From Stephen Moylan
West Chester [Pa.] Octobr 21st 1793
the communication between the City and country is So much interupted that I am uncertain whether my Letter to the Secretary of State has ever reached him, I take the Liberty of inclosing a copy therof, that you Sir may Know the reason of my nonacceptance of the Office of Marshal which you was pleased to Offer to me1—an Office is now vacant by the death of Fredrick Phyle naval Officer if you will please to confer it on me I will exert myself in fullfilling the duties of it Whether you think me worthy of this favor or not you may be assured Sir; it will make no alteration in the Sentiments of esteem and respect, which a long acquaintance with your virtues has indelibly impressed on the mind of Sir your obedient and much obliged humb. Servt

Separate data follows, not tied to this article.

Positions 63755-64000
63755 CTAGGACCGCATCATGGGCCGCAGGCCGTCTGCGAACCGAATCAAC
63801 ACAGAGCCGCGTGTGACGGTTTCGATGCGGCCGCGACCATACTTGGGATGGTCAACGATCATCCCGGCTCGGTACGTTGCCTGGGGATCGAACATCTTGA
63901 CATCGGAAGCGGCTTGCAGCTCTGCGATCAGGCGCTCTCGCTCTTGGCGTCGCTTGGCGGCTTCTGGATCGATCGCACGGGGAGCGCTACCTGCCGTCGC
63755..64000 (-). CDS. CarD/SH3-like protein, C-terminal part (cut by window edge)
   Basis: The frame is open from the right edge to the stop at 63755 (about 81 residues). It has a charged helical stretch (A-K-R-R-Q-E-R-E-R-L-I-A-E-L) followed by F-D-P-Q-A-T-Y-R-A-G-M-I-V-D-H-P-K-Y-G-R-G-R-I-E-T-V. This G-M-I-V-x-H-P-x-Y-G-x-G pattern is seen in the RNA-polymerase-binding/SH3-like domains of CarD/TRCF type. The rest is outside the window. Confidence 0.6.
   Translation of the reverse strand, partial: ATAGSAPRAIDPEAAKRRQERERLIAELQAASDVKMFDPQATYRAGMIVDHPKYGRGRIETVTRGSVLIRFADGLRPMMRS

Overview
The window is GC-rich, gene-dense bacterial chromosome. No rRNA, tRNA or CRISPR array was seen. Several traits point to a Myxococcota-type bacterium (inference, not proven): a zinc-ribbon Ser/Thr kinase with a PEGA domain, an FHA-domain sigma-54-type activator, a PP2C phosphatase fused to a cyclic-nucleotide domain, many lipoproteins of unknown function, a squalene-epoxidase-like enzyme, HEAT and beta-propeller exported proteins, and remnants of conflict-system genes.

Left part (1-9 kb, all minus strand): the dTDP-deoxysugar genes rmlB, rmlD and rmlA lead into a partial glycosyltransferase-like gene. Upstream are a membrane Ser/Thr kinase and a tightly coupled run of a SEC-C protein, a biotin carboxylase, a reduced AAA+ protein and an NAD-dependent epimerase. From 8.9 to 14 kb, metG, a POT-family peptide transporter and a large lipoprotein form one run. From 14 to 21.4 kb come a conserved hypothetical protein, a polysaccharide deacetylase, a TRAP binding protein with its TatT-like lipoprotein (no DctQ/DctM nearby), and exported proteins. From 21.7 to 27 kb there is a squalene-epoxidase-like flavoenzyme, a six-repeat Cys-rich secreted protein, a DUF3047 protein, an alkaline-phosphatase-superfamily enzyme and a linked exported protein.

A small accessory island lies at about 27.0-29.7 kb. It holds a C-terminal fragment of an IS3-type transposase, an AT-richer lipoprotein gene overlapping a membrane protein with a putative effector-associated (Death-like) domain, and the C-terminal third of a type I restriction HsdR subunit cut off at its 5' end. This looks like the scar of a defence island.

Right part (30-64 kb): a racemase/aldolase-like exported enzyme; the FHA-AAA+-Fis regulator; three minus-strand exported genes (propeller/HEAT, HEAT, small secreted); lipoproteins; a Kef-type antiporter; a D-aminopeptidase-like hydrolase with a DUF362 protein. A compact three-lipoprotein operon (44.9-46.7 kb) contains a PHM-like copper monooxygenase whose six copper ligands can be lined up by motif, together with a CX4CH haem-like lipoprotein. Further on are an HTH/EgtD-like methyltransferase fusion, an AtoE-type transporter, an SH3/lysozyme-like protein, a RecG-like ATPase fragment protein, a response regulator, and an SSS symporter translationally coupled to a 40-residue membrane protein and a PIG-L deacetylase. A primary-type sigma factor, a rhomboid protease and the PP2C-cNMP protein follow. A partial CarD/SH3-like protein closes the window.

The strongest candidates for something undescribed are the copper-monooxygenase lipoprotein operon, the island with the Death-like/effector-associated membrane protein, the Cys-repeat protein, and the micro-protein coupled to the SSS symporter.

1. In the enclosed copy of his letter to Thomas Jefferson of 19 Sept., Moylan wrote “that nothing but the narrowness of my circumstances makes me decline accepting this honorable office, I had but little time to gain information respecting its income if I thought the emoluments of it were at present Such, that with a Rigid Oeconomy I coud mentain my familly I most certainly woud accept of it, but from the little information I can procure, the income does not exceed 400 dollrs annum—I hold an office under the State which brings me about that Sum, which with the product of a Small farm enables me to rub thoro Life in this country with decency it woud not do in the City.” Moylan also asked that Jefferson “Lay this before the President” (DLC:GW). Jefferson’s docket on the original letter indicates that it was received by him on 4 Nov. (Jefferson Papers description begins Julian P. Boyd et al., eds. The Papers of Thomas Jefferson. 40 vols. to date. Princeton, N.J., 1950—. description ends , 27:137–38).